After the evidence had been presented, Appellant filed a motion for directed verdict claiming that Respondent failed to prove that she was disabled by clear and convincing evidence. She further asserted in her motion that, when medicated, she is capable of living on her own and managing her financial resources. The trial court denied the motion. After trial, Appellant filed a motion for judgment notwithstanding the verdict or in the alternative for new trial. The trial court denied the motion. This appeal followed.

Point One

In her first of two points, Appellant claims that the trial court erred in denying her motion in limine to preclude evidence of her refusal to take medication for her schizophrenia and by permitting the introduction of such evidence. Because Appellant failed to object to the introduction of this evidence at trial, she has failed to properly preserve the issue for appellate review. She concedes her failure to preserve the issue for review and asks this court to review her claim for plain error.

Denial of a motion in limine is interlocutory and presents nothing for appellate review. In re K.K.J., 984 S.W.2d 548, 554 (Mo.App. S.D.1999) (citing Ellis v. Jurea Apartments, Inc., 875 S.W.2d 203, 210 (Mo.App. S.D.1994)). An appellant's failure to preserve an issue at the trial court waives the issue, and it is not reviewable on appeal. Messina v. Prather, 42 S.W.3d 753, 762 (Mo.App. W.D.2001) (citing Brandt v. Pelican, 856 S.W.2d 658, 664 (Mo. banc 1993)). Missouri Rule of Civil Procedure 84.13(c) provides an exception to this rule and governs plain error review of civil cases.3 Rule 84.13(c) provides:

Plain errors affecting substantial rights may be considered on appeal, in the discretion of the court, though not raised or preserved, when the court finds that manifest injustice or miscarriage of justice has resulted therefrom.

Appellate courts rarely grant plain error review in civil cases, as the rule "`should be used sparingly and does not justify a review of every alleged trial error that has not been properly preserved for appellate review'" Messina, 42 S.W.3d at 763 (quoting State v. Valentine, 646 S.W.2d 729, 731 (Mo.1983)). The propriety of granting plain error review is fact-specific. Id.

Evidence of Appellant's refusal to take medication for schizophrenia was relevant to demonstrate that Appellant is disabled and incapable of managing her financial resources. Admission of the evidence did not constitute plain error. Point one denied.

Point Two

In point two, Appellant claims that the trial court erred by denying her motion for a directed verdict and motion for judgment notwithstanding the verdict because the trial court lacked sufficient evidence to support its finding of disability. Specifically, she argues that Respondent failed to make a submissible case because Respondent failed to produce sufficient evidence that Appellant is unable to manage her financial resources. A review of the record on appeal establishes that the evidence was sufficiently clear and convincing to support the trial court's determination that appointment of a conservator was warranted.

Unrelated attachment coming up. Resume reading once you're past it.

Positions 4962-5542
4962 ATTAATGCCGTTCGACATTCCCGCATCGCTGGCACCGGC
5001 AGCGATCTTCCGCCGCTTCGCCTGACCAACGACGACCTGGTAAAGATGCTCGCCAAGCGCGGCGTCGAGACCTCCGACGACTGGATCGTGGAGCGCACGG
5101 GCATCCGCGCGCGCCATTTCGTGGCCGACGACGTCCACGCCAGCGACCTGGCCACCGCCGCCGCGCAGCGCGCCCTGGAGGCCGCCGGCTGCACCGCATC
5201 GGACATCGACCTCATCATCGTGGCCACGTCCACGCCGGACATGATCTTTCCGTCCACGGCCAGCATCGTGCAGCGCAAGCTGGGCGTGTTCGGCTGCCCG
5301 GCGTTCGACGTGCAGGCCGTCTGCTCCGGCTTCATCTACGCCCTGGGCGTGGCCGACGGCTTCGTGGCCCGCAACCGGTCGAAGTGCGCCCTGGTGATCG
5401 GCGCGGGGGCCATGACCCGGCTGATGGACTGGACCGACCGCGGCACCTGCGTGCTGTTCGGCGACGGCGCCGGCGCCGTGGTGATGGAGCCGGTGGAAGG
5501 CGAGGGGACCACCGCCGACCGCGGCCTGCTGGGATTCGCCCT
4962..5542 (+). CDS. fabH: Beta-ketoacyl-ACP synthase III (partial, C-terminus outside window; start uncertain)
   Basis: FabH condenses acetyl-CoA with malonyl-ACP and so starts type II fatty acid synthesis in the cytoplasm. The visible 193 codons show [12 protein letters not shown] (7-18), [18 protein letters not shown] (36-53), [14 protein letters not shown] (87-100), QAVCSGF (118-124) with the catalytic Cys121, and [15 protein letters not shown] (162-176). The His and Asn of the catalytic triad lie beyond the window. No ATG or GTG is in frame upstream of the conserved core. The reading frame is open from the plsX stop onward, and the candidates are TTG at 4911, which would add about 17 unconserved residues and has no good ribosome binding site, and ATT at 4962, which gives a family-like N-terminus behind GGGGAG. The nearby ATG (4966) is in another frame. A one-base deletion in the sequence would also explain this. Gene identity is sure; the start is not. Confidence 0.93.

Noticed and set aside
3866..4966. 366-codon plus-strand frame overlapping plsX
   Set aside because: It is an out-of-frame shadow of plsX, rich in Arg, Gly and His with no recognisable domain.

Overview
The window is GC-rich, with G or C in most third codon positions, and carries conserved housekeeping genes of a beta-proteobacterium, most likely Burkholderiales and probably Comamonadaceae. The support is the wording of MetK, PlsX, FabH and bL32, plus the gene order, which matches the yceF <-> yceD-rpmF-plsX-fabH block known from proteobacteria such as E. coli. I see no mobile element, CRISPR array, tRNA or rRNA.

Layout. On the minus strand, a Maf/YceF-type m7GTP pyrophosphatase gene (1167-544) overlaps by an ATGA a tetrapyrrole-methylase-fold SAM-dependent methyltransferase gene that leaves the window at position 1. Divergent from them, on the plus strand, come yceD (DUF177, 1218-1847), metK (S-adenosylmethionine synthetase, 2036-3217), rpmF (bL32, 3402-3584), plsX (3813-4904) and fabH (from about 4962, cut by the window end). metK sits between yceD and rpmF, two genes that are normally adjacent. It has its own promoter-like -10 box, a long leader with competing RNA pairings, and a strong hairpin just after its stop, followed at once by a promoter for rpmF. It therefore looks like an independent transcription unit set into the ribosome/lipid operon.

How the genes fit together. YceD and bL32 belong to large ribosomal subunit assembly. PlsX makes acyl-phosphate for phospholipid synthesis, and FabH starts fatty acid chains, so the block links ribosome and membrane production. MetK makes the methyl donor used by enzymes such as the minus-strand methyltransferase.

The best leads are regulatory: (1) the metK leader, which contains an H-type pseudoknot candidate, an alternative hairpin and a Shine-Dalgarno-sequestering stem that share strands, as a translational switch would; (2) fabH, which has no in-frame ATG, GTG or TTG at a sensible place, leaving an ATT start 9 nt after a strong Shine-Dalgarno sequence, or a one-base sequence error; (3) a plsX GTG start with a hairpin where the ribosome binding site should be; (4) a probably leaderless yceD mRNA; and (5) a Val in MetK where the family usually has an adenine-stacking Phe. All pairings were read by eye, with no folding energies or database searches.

Standard of Review

The standard of review of a trial court's denial of motions for directed verdict and judgment notwithstanding the verdict is whether the plaintiff has made a submissible case. Eagle ex rel. Estate of Eagle v. Redmond, 80 S.W.3d 920, 923 (Mo.App. W.D.2002) (citing Brown v. Hamilton Ins. Co., 956 S.W.2d 417, 419 (Mo.App.1997)). To make a submissible case, a plaintiff must present "substantial evidence that tends to prove the facts essential to plaintiff's recovery." Uptergrove v. Hous. Auth. of City of Lawson, 935 S.W.2d 649, 651 (Mo.App. W.D.1996) (quoting Schaffer v. Bess, 822 S.W.2d 871, 876 (Mo.App.1991)). Substantial evidence is evidence that, if true, has probative force upon the issues, and from which the trier of fact can reasonably decide a case. First State Bank of St. Charles, Mo. v. Frankel, 86 S.W.3d 161, 169 (Mo.App. E.D.2002) (citing Coggins v. Laclede Gas Co., 37 S.W.3d 335, 338 (Mo.App. E.D.2000)).

An appellate court determines whether a plaintiff makes a submissible case by viewing the evidence and all reasonable inferences therefrom in the light most favorable to the prevailing party. Erdman v. Condaire, Inc., 97 S.W.3d 85, 88 (Mo.App. E.D.2002) (citing Coggins, 37 S.W.3d at 338). The prevailing party's evidence is presumed true and any of the non-prevailing party's evidence that does not support the prevailing party's case is disregarded. Id. An appellate court will not supply missing evidence or give the prevailing party the benefit of unreasonable speculative or forced inferences. First State Bank, 86 S.W.3d at 169 (citing Coggins, 37 S.W.3d at 339). A jury verdict will not be overturned unless there is a complete absence of probative facts to support it. Erdman, 97 S.W.3d at 88 (citing Coggins, 37 S.W.3d at 338). Where reasonable minds can differ on the question before the jury, a court may not disturb the jury's verdict. Eagle, 80 S.W.3d at 923 (citing Feely v. City of St. Louis, 898 S.W.2d 708, 709 (Mo.App.1995)). The jury determines the credibility of the witnesses. Giddens v. Kansas City S. Ry. Co., 29 S.W.3d 813, 819 (Mo....